3–4 sprigs fresh
thyme or 1/2 teaspoon dried thyme
yellow beets, or 3 more red beets
2–3 small heads
(6–8 ounces total) frisée, or about 8 cups mixed tiny salad greens, or any
greens can be used
1/2 cup chopped
toasted California walnuts
Salt and pepper
to taste, if desired
For the Vinaigrette:
1/2 teaspoon salt
2 teaspoons Dijon
extra-virgin olive oil
2 egg yolks,
prepare the roasted beets, preheat the oven to 375°F. Combine the water, salt
and thyme in a baking pan that will hold the beets comfortably on one layer.
Remove all but 1-inch of the stems from the beets. (The beet greens can be
cooked separately, if you wish, like spinach.)
the beets well and place them in the prepared baking pan. Cover tightly with
foil and bake for about 1 1/2 hours, until the beets are tender when pierced.
Uncover and cool to room temperature. Peel the beets and remove the remaining
stems. Cut the beets into thin wedges or slices and place in a bowl.
Refrigerate until needed. This step can be done one day ahead of time.
prepare the vinaigrette, in a small bowl, or in a tightly capped jar, combine
the vinegar, salt and pepper, then whisk or shake to dissolve the salt. Add the
mustard, olive oil and egg yolks, if using, then whisk or shake until the
vinaigrette is smooth. Mix again before using.
assemble the salad, first remove the root end from each head of frisée,
separating the head into leaves. In a bowl, toss the frisée with walnuts and
half the vinaigrette, then season with salt and pepper to taste.
another bowl, toss the beets with the remaining vinaigrette and the chives.
Season if desired with salt and pepper.
serve, divide the dressed frisée and the dressed beets among six plates.
This is the time of the year that change seems so
possible. For many of us change is going to be absolutely
necessary, especially coming off a 5-week dessert binge. And
we better get after it, because football parties and Valentine’s day are right
around the corner!
On the brighter side, every day is a new day, and a
chance to commit or recommit to a healthy new regime. Exercise, drinking more
water, eating more vegetables, Eating less sugar.
Goals or changes can be broken down into two basic types. There is the
“get to” and “have to”. “Get to” are more like increasing a habit you really
like. If you like to exercise, adding an extra workout is not a big deal,
because you like to exercise. The “have to” goals are when you add exercise, and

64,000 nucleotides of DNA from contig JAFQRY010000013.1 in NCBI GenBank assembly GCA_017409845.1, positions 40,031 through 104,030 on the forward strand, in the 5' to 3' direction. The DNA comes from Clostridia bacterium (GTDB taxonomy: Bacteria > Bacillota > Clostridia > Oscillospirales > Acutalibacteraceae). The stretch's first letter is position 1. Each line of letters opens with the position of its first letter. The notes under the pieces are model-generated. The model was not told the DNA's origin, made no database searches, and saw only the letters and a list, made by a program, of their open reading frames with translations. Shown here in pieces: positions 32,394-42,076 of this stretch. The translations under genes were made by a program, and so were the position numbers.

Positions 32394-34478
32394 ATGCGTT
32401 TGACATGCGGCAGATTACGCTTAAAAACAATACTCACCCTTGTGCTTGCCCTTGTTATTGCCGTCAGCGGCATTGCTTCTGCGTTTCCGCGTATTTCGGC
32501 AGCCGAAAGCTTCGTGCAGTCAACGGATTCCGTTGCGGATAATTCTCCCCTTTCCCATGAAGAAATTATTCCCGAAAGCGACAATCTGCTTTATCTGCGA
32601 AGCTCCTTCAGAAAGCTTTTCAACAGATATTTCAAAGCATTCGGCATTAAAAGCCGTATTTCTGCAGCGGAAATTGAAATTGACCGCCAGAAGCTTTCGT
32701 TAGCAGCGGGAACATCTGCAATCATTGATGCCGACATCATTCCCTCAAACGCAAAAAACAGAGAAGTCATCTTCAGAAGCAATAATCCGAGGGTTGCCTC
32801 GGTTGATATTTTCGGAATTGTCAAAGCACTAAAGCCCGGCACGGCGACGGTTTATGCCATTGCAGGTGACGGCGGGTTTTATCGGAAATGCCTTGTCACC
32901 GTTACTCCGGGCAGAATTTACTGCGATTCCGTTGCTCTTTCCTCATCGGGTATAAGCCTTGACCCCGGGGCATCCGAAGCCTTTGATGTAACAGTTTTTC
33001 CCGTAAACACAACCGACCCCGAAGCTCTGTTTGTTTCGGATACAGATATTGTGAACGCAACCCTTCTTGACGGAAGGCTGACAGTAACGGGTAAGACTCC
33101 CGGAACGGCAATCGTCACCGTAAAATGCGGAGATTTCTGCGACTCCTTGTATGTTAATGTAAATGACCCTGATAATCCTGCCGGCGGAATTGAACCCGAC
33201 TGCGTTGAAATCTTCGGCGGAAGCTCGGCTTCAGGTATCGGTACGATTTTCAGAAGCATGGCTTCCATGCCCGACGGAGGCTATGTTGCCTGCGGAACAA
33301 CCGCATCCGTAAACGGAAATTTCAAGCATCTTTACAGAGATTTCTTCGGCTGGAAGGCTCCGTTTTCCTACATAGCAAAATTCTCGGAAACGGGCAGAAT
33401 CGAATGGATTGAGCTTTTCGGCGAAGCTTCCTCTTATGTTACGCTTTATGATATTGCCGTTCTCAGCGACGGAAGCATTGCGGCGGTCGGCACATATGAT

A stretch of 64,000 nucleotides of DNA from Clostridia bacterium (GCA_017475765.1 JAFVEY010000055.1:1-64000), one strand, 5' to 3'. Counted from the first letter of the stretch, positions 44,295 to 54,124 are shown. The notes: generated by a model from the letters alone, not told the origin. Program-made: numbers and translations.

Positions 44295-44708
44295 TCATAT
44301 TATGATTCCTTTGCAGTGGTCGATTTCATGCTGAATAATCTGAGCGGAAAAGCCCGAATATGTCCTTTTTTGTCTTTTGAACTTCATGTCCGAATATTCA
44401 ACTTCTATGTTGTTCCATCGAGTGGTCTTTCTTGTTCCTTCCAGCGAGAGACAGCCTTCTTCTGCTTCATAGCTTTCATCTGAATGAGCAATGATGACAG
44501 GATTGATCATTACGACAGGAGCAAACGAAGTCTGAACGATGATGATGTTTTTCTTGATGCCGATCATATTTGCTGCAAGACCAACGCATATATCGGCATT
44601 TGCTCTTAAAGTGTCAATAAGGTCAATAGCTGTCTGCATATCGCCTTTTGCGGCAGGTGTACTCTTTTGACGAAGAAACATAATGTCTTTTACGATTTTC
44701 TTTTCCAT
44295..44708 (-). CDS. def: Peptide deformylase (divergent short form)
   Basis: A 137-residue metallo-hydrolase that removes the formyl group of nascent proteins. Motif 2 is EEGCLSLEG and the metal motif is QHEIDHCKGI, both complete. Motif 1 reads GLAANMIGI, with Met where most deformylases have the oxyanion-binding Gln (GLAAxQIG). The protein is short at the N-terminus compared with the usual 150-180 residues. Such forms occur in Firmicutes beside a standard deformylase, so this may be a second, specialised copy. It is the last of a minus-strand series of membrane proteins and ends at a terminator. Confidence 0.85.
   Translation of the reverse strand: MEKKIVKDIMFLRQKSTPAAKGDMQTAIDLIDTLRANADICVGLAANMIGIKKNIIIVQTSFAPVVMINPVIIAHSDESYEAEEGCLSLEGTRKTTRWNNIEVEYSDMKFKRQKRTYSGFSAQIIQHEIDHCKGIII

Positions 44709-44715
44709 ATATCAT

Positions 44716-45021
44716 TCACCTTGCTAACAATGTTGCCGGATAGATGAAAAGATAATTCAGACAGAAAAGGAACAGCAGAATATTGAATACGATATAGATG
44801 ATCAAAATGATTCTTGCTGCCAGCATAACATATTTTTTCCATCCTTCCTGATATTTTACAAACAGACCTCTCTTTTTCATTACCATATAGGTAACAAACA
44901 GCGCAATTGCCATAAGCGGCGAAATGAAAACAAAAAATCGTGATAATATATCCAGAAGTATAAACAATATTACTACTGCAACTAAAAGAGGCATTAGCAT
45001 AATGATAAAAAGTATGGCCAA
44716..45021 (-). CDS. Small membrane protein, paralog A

you rarely, or never, use your treadmill, rowing machine, or gym
membership. The “have to” changes are the hardest to start and maintain, but
more than likely they are the most important thing you need to work on!
This comes down to will power. There appears to be a 15-minute reserve
of will power. It is not a muscle that you can build up, and that is why
it is important to tackle any new “have to” goals one or two at a time. If you
add exercise, drinking more water, drinking less sugary drinks, and eating more
vegetables to your regime you will definitely be healthier and in relatively short time to boot.
Sadly, that will probably give your healthy goals the boot all to soon too.
If the aforementioned goals were
in the “get to” category, we wouldn’t be having this conversation, would we
(wink)? We admire people who can train like no tomorrow or are not tempted by
dessert, but that doesn’t mean they have more will power, that
just means that those areas aren’t triggers. Rest assured, they, too, have
their own “have to” goals that are extremely hard for them, they just don’t
happen to be the “coveted” exercise or diet related ones.
The long and the short of all of this is, we all have areas of our
lives that need improvement, and most of us have a pretty good idea what areas
I would like to encourage you to pick one, two at the most, lifestyle
change. Lifestyle changes fall into the “have to” category and they are going
to require you to say “no” to something and when you say “no” it will drain
your will power reserves. The beautiful thing is that once you start to win at
that “have to” goal it becomes easier with time and requires less and less of
your will power. YEAH! And then you can apply the same technique to another
Embrace change and get after that first goal, you know exactly which
one to tackle first!